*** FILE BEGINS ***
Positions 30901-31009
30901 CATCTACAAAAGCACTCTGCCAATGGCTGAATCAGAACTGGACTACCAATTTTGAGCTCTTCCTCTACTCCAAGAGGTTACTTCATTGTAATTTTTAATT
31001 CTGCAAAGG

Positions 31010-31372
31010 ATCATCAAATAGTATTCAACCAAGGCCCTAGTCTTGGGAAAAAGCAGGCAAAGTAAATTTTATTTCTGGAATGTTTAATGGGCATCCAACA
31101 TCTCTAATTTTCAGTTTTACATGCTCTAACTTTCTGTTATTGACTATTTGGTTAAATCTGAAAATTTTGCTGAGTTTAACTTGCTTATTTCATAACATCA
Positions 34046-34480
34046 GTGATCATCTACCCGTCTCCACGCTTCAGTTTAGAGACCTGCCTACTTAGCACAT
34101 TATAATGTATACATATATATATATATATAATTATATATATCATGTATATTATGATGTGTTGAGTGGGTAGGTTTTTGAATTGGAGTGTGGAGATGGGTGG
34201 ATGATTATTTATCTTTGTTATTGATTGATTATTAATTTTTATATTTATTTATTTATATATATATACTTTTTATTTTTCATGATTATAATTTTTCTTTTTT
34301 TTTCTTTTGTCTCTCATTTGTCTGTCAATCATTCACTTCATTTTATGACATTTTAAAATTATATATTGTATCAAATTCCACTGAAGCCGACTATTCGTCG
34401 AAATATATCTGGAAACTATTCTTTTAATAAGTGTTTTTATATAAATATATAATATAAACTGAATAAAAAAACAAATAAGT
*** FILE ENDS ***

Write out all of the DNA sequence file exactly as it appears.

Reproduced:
Positions 30901-31009
30901 CATCTACAAAAGCACTCTGCCAATGGCTGAATCAGAACTGGACTACCAATTTTGAGCTCTTCCTCTACTCCAAGAGGTTACTTCATTGTAATTTTTAATT
31001 CTGCAAAGG

Positions 31010-31372
31010 ATCATCAAATAGTATTCAACCAAGGCCCTAGTCTTGGGAAAAAGCAGGCAAAGTAAATTTTATTTCTGGAATGTTTAATGGGCATCCAACA
31101 TCTCTAATTTTCAGTTTTACATGCTCTAACTTTCTGTTATTGACTATTTGGTTAAATCTGAAAATTTTGCTGAGTTTAACTTGCTTATTTCATAACATCA
Positions 34046-34480
34046 GTGATCATCTACCCGTCTCCACGCTTCAGTTTAGAGACCTGCCTACTTAGCACAT
34101 TATAATGTATACATATATATATATATATAATTATATATATCATGTATATTATGATGTGTTGAGTGGGTAGGTTTTTGAATTGGAGTGTGGAGATGGGTGG
34201 ATGATTATTTATCTTTGTTATTGATTGATTATTAATTTTTATATTTATTTATTTATATATATATACTTTTTATTTTTCATGATTATAATTTTTCTTTTTT
34301 TTTCTTTTGTCTCTCATTTGTCTGTCAATCATTCACTTCATTTTATGACATTTTAAAATTATATATTGTATCAAATTCCACTGAAGCCGACTATTCGTCG
34401 AAATATATCTGGAAACTATTCTTTTAATAAGTGTTTTTATATAAATATATAATATAAACTGAATAAAAAAACAAATAAGT